October 30, 2013
Eating At A Dinner Table Linked To Lower BMI
Brett Smith for redOrbit.com – Your Universe Online
Every night, millions of American families sit down to eat dinner – where they do it could be an indicator of their physical health. According to a new study published in the journal Obesity, adults and children who sit down together to eat supper as a family tend to have a lower body mass index (BMI) than those who don’t.
In the study, two researchers from Cornell University looked at the relationship between daily family dinner habits and the BMI of 190 parents and nearly 150 children. Other studies have shown that lifestyle factors like physical activity and income are associated with BMI.
Adult participants in the study completed a survey on their entire family’s mealtime habits. They answered a wide range of questions about mealtime activities, such as talking about someone’s work or school day, during a normal week. After the surveys were completed, researchers calculated participants’ BMI, which is based on height and weight.
The Cornell researchers then correlated the BMIs with mealtime habits to see if any patterns emerged. They found that the higher the BMI of parents, the more likely they were to eat with the TV on. Eating at either a dining room or kitchen table in the home was associated with lower BMIs for both children and adults.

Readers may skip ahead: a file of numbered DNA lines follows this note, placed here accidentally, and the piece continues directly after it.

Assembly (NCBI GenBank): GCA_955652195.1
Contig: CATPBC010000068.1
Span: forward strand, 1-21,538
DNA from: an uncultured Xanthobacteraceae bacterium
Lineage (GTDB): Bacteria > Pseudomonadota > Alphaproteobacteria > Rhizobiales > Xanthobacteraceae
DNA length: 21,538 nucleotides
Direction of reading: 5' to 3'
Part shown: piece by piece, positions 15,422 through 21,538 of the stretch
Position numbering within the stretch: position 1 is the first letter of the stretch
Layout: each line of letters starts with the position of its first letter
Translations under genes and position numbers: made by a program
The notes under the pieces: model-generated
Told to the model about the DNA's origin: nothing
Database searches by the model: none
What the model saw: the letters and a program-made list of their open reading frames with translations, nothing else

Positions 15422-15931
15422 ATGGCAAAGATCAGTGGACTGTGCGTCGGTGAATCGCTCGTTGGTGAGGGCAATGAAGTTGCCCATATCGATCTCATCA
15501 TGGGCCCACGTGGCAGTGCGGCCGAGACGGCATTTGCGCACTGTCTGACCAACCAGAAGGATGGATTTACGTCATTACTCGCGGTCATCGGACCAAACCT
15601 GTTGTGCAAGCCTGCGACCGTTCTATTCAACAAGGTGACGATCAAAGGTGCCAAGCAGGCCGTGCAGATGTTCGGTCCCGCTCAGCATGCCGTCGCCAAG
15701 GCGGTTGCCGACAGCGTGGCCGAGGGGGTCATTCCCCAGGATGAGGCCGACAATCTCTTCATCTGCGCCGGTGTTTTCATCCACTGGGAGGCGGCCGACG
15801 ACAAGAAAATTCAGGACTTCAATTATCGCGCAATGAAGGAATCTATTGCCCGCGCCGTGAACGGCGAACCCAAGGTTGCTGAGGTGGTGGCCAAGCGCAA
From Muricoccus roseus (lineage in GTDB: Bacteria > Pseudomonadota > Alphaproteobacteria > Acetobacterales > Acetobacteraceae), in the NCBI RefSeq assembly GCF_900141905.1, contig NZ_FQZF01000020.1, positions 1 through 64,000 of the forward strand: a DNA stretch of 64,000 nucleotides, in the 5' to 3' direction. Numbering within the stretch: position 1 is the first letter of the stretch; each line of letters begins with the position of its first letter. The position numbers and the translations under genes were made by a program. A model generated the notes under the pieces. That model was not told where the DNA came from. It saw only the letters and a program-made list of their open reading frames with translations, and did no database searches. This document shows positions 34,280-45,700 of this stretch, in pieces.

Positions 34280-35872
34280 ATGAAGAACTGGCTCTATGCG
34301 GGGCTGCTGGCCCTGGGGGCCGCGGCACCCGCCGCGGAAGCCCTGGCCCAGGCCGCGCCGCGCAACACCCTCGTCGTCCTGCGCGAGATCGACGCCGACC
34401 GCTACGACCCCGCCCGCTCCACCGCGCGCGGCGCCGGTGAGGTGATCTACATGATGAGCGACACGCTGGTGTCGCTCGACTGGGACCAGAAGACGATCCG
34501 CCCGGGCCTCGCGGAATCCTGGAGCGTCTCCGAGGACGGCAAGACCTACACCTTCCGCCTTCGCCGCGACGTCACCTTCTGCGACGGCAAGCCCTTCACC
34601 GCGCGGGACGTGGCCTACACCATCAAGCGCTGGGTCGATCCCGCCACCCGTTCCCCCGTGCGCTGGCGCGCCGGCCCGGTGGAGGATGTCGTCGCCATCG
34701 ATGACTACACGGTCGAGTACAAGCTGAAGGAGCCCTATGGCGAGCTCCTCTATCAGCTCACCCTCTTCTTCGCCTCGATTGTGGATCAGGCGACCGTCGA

The researchers also found that girls who assisted their parents with dinner prep tended to have a higher BMI, but no such relationship was seen for boys. Boys who were reported as having a more social dinner experience were more likely to have lower BMI, especially in families where everyone sat at the communal table until everyone finished eating. This relationship was found in parents as well.
"The ritual of where one eats and how long one eats seems to be the largest driver," said Brian Wansink, director of the Cornell Food and Brand Lab. "In fact, eating anywhere other than the kitchen or dining room was related to higher BMIs in both parents and in children.”
The Cornell team emphasized that they found links between BMI and mealtime habits does not necessarily signify any cause-and-effect relationship. They added that their results emphasize the importance of the social sharing of a meal as a family. These familial interactions may have some kind of positive psychological effect on overeating habits, the researchers speculated.
In a press release, the Cornell food lab said family meals and their rituals might be an overlooked battleground for fighting obesity.
“If you want to strengthen your family ties and, at the same time keep a slimmer figure, consider engaging in a more interactive dinner experience,” the lab suggested. “A good place to start would be to eat together with the television off and then asking the kids to list their highlights of the day. After all, the dinner table does not just have to be a place where food gets eaten!”
Some previous studies have indicated that children begin to develop their social skills around a dinner table, providing one more reason to pick up a communal dinner habit.